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Winning Abstracts from the 2010 Medical Student Abstract Competition: Spontaneous Calcific Coronary Embolus From A Degenerative Calcific Aortic Valve: A Rare Cause Of Acute STEMI

Authors: Adam Vasconcellos, Brown Medical School, Class of 2011
Lisa Gravelin, MD, Laura Goldstein, MD, Paul Gordon, MD, Kenneth Korr, MD

Case Presentation: A 79-year-old man presented with 3 hours of substernal chest pain. The patient had no prior history of chest pain or coronary artery disease. His pulse was 74 and his blood pressure was 104/70. Cardiovascular exam was notable for a grade II/VI mid peaking systolic ejection murmur at the upper sternal border and a soft second heart sound. Carotid upstrokes were delayed with transmitted murmurs from the aortic area. His initial ECG showed ST segment elevations in the anterior leads. Cardiac enzymes were within normal limits but his hemoglobin was 8.3 and his stool was guaiac negative. Diagnostic coronary angiography revealed total occlusion of the Left Anterior Descending (LAD) coronary artery with an abrupt cutoff in the distal third of the vessel and no other significant coronary stenoses. The aortic valve was heavily calcified with a peak transvalvular gradient of 45mmHg. Emergency coronary intervention with an aspiration thrombectomy catheter was performed and a large, whitish, firm and relatively intact specimen was removed from the LAD and sent for pathologic evaluation. Repeat coronary angiography revealed Thrombolysis In Myocardial Infarction (TIMI) grade 3 flow throughout the entire LAD with no angiographic evidence of plaque rupture or residual stenosis. The patient was now chest pain free with resolution of ST segment elevations and no further coronary intervention was performed. Cardiac enzymes peaked the following morning with a CPK of 1108, MB index of 5.5, and Troponin of 58.51. The remainder of the patientís hospital course was unremarkable and he was discharged 5 days later. Pathologic examination of the specimen revealed that it was not thrombus, but rather a calcific fragment likely originating from the stenotic aortic valve.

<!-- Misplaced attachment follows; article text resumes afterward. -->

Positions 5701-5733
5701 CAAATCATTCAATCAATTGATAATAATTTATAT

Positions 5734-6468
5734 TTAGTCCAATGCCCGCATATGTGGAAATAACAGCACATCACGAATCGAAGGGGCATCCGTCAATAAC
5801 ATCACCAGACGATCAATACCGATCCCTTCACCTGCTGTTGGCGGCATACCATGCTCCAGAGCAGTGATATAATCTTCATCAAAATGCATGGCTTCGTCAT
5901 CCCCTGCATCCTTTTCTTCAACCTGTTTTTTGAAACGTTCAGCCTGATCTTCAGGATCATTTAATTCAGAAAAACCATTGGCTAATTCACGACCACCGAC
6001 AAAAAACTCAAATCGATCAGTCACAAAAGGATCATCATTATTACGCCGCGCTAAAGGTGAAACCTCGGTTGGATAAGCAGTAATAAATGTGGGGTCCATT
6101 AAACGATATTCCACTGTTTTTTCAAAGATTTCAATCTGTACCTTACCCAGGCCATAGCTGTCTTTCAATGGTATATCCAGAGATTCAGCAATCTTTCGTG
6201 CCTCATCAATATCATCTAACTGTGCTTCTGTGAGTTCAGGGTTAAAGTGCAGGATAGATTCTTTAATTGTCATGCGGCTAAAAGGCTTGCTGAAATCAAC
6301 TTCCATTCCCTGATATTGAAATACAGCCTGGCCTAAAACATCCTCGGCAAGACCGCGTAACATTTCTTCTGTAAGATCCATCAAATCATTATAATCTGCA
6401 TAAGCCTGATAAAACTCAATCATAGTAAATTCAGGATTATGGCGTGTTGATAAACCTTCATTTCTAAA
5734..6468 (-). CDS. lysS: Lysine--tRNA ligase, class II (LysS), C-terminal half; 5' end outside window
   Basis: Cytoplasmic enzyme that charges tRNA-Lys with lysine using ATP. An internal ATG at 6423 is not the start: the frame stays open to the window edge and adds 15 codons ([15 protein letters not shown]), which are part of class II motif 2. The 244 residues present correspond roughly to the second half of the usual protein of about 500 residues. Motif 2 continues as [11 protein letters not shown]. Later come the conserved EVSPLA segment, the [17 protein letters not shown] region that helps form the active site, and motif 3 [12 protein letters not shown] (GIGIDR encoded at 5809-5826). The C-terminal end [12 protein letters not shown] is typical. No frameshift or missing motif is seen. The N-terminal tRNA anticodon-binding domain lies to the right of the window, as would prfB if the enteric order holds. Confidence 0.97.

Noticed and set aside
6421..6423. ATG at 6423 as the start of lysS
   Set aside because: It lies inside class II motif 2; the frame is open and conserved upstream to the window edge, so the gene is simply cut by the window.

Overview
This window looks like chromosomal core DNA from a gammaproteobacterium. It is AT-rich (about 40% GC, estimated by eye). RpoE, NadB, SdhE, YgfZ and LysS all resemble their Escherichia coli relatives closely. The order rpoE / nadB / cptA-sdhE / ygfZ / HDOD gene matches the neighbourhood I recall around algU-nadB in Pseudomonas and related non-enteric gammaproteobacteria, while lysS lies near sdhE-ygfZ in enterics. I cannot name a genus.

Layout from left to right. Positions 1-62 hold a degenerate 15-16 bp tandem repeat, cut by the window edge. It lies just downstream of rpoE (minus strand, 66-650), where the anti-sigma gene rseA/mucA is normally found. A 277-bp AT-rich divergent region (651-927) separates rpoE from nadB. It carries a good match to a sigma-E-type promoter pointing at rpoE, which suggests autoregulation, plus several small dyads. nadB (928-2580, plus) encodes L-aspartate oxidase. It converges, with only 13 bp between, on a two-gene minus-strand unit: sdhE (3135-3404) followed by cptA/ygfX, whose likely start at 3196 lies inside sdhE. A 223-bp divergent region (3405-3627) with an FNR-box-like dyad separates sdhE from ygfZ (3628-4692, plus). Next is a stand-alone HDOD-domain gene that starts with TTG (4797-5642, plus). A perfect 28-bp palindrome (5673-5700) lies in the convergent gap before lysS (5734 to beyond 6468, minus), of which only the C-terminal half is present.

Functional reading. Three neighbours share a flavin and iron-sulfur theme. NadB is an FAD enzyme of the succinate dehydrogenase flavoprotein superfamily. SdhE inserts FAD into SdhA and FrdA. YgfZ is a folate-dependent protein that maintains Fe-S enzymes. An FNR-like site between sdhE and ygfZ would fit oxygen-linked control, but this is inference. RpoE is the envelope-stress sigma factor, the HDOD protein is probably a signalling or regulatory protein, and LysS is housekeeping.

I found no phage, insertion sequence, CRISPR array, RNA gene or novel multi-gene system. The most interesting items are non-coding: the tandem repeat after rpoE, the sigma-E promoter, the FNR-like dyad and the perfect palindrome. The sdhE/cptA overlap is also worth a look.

Discussion: Coronary embolization is an exceedingly rare cause of STEMI and has been reported in the setting of endocarditis, prosthetic valve thrombosis, following cardiac surgery, and after invasive and interventional cardiac procedures including valvuoplasty and coronary interventions. Several studies suggest that the incidence of calcific coronary emboli from degenerative calcific aortic stenosis may be higher than has been generally recognized [1-3], but clinically this has been difficult to document. Coronary intervention with an aspiration thrombectomy catheter was instrumental in re-establishing coronary blood flow and it eliminated the need for coronary stent placement and dual anti-platelet therapy in this patient with an unexplained anemia. Furthermore, it permitted the diagnosis of coronary embolization as the etiology of this patientís STEMI which was later demonstrated pathologically to be a calcific fragment presumably from the stenotic aortic valve. This case underscores the importance of considering coronary embolization as an etiology of STEMI and utilizing an aspiration thrombectomy catheter as the initial step in coronary intervention. The subsequent pathological findings add support to previous studies linking coronary embolization to degenerative calcific aortic stenosis.

References:
1.
Charles RG, Epstein EJ, Holt S, et al. Coronary embolism in valvular heart disease. Q J Med 1982; 202: 147-61.
2. CSalka S, Almassi GH, Leitschuh ML. Spontaneous coronary artery embolus associated with calcific aortic stenosis. Chest 1994; 105: 1289-90.
3. C Mansur AJ, de Miranda RC, Grinberg M, et al. Calcific aortic stenosis presenting as acute myocardial infarction. J Cardiovasc Surg (Torino) 1990; 31: 310-2.

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